Big Dump At Culture Box-Office
Why a respectable-looking restaurant should have a name like this is probably historical.
Low-Ball Attractions Take Up Slack
Paris:- Saturday, 9. May 1998:- The largely state-run public-attraction business in France thinks it is in trouble. In a five year study, a government unit that tracks the site-visitor numbers, has reported that culture is bombing at the ticket window while amusement parks are pulling healthy plus numbers year after year.
This has been hinted at for some time by this unit's annual figures, so it is not a great surprise. With over 60 million visitors a year, France is one of the world's top destinations - and many of France's own 60 million-plus residents are potential clients at all the same attractions.
This could come down to the argument that private attraction companies are more nimble in giving the customers what they want; or they provide more service, or stay open longer.
But the decline in visits to the Louvre or Versailles probably has other causes. Residents live here and have already seen these places often - because doing so used to be 'culture' and that in itself was perceived as value.
But lots of people have kids, and keeping their behavior on the straight and narrow in some cultural shrines is a parent's nightmare. If the parents have already seen the Musée d'Orsay five times already, why drag the kids to it?
Private operators are not blind, deaf and dumb - and unlike state enterprises they do not run on subsidies. They do not have vast bureaucracies hanging over them nor dozens of committees. If Disney's European clients want beer and wine, they get beer and wine. Disney lost a lot of money while it dithered over this. They noticed this - fairly - quickly.President Chirac, at VE-Day ceremonies on Friday. F2 Photo
Le Parisien takes a detailed potshot at the Musée de l'Armée as an example of how a place loaded with treasures nobody can find, shouldn't be run. It is subsidized with about 25 million francs a year, and spends maybe 30,000 francs on promotion - about the monthly salary of a manager.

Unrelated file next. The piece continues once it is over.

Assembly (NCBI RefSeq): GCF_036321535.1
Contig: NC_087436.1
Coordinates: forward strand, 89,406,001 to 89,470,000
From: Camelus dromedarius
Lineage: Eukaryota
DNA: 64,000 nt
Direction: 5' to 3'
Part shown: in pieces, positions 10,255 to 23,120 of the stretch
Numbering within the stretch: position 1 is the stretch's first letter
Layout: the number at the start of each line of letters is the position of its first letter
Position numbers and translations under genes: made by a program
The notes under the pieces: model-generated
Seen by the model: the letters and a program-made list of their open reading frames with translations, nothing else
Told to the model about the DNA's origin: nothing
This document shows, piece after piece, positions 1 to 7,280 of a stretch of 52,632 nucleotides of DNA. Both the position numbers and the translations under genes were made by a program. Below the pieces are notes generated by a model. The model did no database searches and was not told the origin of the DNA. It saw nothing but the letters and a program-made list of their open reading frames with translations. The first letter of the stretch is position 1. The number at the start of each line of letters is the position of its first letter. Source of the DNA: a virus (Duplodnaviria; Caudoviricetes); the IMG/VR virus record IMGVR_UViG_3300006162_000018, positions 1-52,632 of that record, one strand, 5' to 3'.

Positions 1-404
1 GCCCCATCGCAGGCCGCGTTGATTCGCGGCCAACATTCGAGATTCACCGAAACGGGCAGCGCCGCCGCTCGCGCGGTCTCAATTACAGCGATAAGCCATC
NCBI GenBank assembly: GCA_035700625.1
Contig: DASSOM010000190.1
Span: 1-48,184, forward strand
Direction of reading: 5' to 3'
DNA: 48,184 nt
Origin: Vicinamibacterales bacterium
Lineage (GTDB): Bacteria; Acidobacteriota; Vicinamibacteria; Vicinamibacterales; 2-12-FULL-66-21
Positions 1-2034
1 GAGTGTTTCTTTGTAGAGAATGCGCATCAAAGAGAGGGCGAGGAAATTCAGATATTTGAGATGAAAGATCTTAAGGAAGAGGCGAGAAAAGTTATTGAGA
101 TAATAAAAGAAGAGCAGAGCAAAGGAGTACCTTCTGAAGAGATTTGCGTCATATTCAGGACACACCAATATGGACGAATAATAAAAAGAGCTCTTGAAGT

Personally, the thing I like least are crowds. If a museum falls out of favor, I will probably go to it. Early on a wet November Sunday in 1978, I was in a room alone with the Mona Lisa and its security system. I have heard it has gotten even more popular, so that is the last time I was in the Louvre. But I am sure there will be other cold and rainy Sundays some coming November.
First-time visitors want to see the big sites. Unfortunately many are booked into a few short weeks of the year - but many of these weeks are when residents are on holidays, so maybe it evens out.
Maybe the fall-off is mainly due to local residents. Judging also from Le Parisien's pages, the attractions around Paris, both big and small, both cultural and otherwise, are enormous in number - and the paper relentlessly promotes them.
So there is the problem. Le Parisien, and I suppose Le Figaro too, not to mention all the other Paris dailies, are sending their readers to too many places. Chantilly's numbers are up nicely, thank you.
Meanwhile, out of town visitors should take advantage of Parisians' relative lack of interest and plan a visit to - Versailles - or the air museum out at Le Bourget. There's fantastic stuff out there.Very Used, Very Big Bank, For Sale
I don't think I've mentioned the problems of the Crédit Lyonnais often, or possibly not at all. The huge state-owned bank got its nose in about the same wringer as a lot of other banks at the end of the '80's.
It was trying to make easy money in the real estate game and it got burned. But it got into the game late, so it had really lousy deals, and it got burned almost out of existence. If it had been a normal bank, the name Crédit Lyonnais would probably be a dim memory by now.
But Crédit Lyonnais is not normal. The Republic of France owns it. If it was still the old days, the government would simply take some loot out of petty cash and pay off the bank's rotten paper. But these are new days, and Brussels says doing that would be, in effect, unfair competition for other banks who have to shoulder their loads without being bailed out with money collected from taxpayers.'May '68' sells a lot of specia-edition magazines.
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